Obama's regulatory agenda: Here it comes
With his re-election behind him, perhaps now President Obama will finally release his regulatory agenda, which was due in April and again in October under the Regulatory Flexibility Act.
The law requires the release of all new rules that pose a “significant economic impact.” The administration's last regulatory agenda, released in the fall of 2011, included 2,676 rules.
What the administration has stashed away portends to be “a regulatory tsunami,” according to a Heritage Foundation analysis.
Topping the list are more restrictive requirements for controlling ozone emissions — as proposed by the Environmental Protection Agency — at a projected cost of $90 billion or more annually. Add to that the designation of coal ash as a “hazardous substance,” which would cost that industry up to $110 billion and thousands of jobs in Pennsylvania, Ohio, West Virginia and Missouri, writes Diane Katz for Heritage.
Then there are various delayed diktats from other federal agencies, such as proposed energy-conservation standards for walk-in coolers and a new rule requiring rear-view cameras and video displays for all new cars and trucks (estimated cost, $2.7 billion).
How many of these proposals will be implemented at an enormous cost to businesses and consumers? If Obama's past regulatory agenda is a prologue, enough for every American to feel pressed by government's increasingly fat thumb.
Show commenting policy
TribLive commenting policy
You are solely responsible for your comments and by using TribLive.com you agree to our Terms of Service.
We moderate comments. Our goal is to provide substantive commentary for a general readership. By screening submissions, we provide a space where readers can share intelligent and informed commentary that enhances the quality of our news and information.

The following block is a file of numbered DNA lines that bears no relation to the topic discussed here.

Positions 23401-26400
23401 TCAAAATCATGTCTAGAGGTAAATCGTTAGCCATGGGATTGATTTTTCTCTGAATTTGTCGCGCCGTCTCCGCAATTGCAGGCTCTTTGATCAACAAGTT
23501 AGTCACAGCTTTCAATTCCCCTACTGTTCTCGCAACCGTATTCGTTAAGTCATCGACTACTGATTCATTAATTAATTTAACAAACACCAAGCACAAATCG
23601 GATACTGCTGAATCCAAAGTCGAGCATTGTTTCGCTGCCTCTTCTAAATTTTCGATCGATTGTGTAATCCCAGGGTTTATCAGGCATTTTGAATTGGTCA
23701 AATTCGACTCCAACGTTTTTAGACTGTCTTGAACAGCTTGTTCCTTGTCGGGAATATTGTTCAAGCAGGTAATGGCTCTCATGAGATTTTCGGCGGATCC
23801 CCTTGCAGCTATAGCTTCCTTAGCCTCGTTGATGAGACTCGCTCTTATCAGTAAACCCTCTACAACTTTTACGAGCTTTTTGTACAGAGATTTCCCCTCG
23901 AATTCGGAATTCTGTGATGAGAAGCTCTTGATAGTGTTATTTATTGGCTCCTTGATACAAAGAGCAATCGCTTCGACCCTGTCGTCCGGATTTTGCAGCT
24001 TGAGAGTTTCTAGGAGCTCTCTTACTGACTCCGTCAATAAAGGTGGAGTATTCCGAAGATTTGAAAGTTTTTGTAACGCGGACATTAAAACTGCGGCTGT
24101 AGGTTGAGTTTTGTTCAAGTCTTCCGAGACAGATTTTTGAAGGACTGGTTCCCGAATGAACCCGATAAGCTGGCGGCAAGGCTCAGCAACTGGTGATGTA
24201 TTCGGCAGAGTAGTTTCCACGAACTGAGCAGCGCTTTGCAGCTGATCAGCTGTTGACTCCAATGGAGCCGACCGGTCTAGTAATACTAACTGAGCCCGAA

While most comments will be posted if they are on-topic and not abusive, moderating decisions are subjective. We will make them as carefully and consistently as we can. Because of the volume of reader comments, we cannot review individual moderation decisions with readers.
We value thoughtful comments representing a range of views that make their point quickly and politely. We make an effort to protect discussions from repeated comments either by the same reader or different readers.
We follow the same standards for taste as the daily newspaper. A few things we won't tolerate: personal attacks, obscenity, vulgarity, profanity (including expletives and letters followed by dashes), commercial promotion, impersonations, incoherence, proselytizing and SHOUTING. Don't include URLs to Web sites.
We do not edit comments. They are either approved or deleted. We reserve the right to edit a comment that is quoted or excerpted in an article. In this case, we may fix spelling and punctuation.
We welcome strong opinions and criticism of our work, but we don't want comments to become bogged down with discussions of our policies and we will moderate accordingly.
We appreciate it when readers and people quoted in articles or blog posts point out errors of fact or emphasis and will investigate all assertions. But these suggestions should be sent via e-mail. To avoid distracting other readers, we won't publish comments that suggest a correction. Instead, corrections will be made in a blog post or in an article.